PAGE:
The Commerce Department’s U.S. Commercial Service team at the U.S. Embassy-London promotes U.S. exports and advocates on behalf of U.S. business interests in the U.K., while highlighting the United States as the premier destination for investment and tourism. It also helps U.S. exporters to identify U.K. partners and showcase their products in the local market through a variety of customized products and services. Finally, it coordinates its trade promotion activities with other U.S. embassies throughout Europe, providing a multi-market approach in support of U.S. business. In the United States, the U.S. Commercial Service has a network of export and industry specialists located in more than 100 U.S. cities that assist small and medium-sized U.S. businesses export their products and services.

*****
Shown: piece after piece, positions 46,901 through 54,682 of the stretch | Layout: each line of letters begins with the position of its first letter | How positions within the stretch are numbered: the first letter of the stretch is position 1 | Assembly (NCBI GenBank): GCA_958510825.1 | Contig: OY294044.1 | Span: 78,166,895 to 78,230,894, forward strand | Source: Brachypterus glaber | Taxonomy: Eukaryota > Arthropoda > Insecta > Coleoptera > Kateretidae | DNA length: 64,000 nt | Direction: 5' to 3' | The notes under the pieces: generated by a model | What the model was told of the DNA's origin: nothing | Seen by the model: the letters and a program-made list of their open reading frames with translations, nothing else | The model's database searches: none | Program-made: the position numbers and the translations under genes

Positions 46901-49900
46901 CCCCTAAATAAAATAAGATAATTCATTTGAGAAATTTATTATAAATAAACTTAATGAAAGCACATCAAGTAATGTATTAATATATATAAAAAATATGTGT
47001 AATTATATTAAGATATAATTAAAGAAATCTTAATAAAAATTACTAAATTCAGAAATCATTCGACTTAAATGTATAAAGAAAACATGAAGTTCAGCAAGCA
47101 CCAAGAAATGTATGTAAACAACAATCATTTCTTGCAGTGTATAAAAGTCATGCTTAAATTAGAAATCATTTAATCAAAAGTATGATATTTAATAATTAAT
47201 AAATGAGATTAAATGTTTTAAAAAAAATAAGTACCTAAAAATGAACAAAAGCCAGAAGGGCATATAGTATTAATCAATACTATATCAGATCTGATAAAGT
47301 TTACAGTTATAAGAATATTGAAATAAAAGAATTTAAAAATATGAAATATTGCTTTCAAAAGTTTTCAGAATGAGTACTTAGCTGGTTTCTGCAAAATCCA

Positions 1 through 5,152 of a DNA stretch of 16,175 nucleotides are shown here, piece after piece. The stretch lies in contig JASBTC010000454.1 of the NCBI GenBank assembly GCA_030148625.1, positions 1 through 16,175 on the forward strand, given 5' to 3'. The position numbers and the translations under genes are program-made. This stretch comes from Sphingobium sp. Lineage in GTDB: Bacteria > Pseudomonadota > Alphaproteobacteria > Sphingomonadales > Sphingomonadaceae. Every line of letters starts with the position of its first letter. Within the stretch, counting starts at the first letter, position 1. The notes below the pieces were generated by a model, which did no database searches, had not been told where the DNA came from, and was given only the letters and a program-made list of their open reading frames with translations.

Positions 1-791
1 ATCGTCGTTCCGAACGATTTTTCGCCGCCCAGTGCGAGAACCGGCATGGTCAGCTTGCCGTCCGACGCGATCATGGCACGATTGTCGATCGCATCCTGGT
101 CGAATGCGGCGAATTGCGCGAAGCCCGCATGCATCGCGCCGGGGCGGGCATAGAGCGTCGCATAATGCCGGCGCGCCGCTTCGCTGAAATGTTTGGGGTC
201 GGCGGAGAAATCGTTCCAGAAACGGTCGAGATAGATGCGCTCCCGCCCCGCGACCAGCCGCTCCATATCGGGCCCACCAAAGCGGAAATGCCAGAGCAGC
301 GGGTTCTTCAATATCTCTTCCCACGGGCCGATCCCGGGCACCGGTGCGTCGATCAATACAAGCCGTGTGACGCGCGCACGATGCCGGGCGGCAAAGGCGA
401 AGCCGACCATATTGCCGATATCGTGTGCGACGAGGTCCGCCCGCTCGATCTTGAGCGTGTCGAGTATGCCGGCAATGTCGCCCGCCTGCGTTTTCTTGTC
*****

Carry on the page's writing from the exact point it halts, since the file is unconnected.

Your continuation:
In Washington, international trade specialists provide broad policy guidance to U.S. companies as they consider exporting to the U.K. and other European markets. This includes indepth analysis of E.U. laws and directives that could impact U.S. companies’ operations in Europe, as well as ways in which a TTIP agreement would help them. In addition, our Industry and Analysis unit provides guidance to companies on particular industry sectors in Europe.


The United States and U.K. share a “Special Relationship” and, indeed, an “Essential Relationship,” as U.S. Ambassador to the U.K. Matthew Barzun has often pointed out. Our companies want to do more business with each other in the years ahead. The U.S. and U.K. governments want to create more opportunities for our exporters. The Commerce Department is excited and ready to support this goal.

Further Information